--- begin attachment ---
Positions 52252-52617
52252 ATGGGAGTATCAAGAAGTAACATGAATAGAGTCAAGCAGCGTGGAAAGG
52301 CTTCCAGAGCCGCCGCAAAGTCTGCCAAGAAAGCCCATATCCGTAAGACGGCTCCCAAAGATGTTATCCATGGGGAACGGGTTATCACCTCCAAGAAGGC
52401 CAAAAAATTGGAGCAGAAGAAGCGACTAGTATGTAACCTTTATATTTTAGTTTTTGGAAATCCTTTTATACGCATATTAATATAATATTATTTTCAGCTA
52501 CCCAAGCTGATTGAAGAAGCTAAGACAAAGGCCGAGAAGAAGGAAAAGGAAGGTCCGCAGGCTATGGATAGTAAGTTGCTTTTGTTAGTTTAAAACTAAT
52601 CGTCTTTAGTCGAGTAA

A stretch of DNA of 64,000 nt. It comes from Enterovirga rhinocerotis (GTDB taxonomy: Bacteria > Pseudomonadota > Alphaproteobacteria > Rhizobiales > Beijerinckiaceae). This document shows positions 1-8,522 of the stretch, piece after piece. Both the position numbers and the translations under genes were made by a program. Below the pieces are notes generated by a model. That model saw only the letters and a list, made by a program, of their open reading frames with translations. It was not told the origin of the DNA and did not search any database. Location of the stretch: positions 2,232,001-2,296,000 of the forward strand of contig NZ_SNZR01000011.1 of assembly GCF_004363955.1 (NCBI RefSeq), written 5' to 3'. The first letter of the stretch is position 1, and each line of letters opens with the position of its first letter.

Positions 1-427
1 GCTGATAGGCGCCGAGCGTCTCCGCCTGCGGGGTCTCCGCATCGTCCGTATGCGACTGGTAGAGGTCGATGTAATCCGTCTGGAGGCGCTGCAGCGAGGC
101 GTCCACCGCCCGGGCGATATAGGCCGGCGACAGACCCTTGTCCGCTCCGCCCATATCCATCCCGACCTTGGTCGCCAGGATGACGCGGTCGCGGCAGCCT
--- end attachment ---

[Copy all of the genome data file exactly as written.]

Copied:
Positions 52252-52617
52252 ATGGGAGTATCAAGAAGTAACATGAATAGAGTCAAGCAGCGTGGAAAGG
52301 CTTCCAGAGCCGCCGCAAAGTCTGCCAAGAAAGCCCATATCCGTAAGACGGCTCCCAAAGATGTTATCCATGGGGAACGGGTTATCACCTCCAAGAAGGC
52401 CAAAAAATTGGAGCAGAAGAAGCGACTAGTATGTAACCTTTATATTTTAGTTTTTGGAAATCCTTTTATACGCATATTAATATAATATTATTTTCAGCTA
52501 CCCAAGCTGATTGAAGAAGCTAAGACAAAGGCCGAGAAGAAGGAAAAGGAAGGTCCGCAGGCTATGGATAGTAAGTTGCTTTTGTTAGTTTAAAACTAAT
52601 CGTCTTTAGTCGAGTAA

A stretch of DNA of 64,000 nt. It comes from Enterovirga rhinocerotis (GTDB taxonomy: Bacteria > Pseudomonadota > Alphaproteobacteria > Rhizobiales > Beijerinckiaceae). This document shows positions 1-8,522 of the stretch, piece after piece. Both the position numbers and the translations under genes were made by a program. Below the pieces are notes generated by a model. That model saw only the letters and a list, made by a program, of their open reading frames with translations. It was not told the origin of the DNA and did not search any database. Location of the stretch: positions 2,232,001-2,296,000 of the forward strand of contig NZ_SNZR01000011.1 of assembly GCF_004363955.1 (NCBI RefSeq), written 5' to 3'. The first letter of the stretch is position 1, and each line of letters opens with the position of its first letter.

Positions 1-427
1 GCTGATAGGCGCCGAGCGTCTCCGCCTGCGGGGTCTCCGCATCGTCCGTATGCGACTGGTAGAGGTCGATGTAATCCGTCTGGAGGCGCTGCAGCGAGGC
101 GTCCACCGCCCGGGCGATATAGGCCGGCGACAGACCCTTGTCCGCTCCGCCCATATCCATCCCGACCTTGGTCGCCAGGATGACGCGGTCGCGGCAGCCT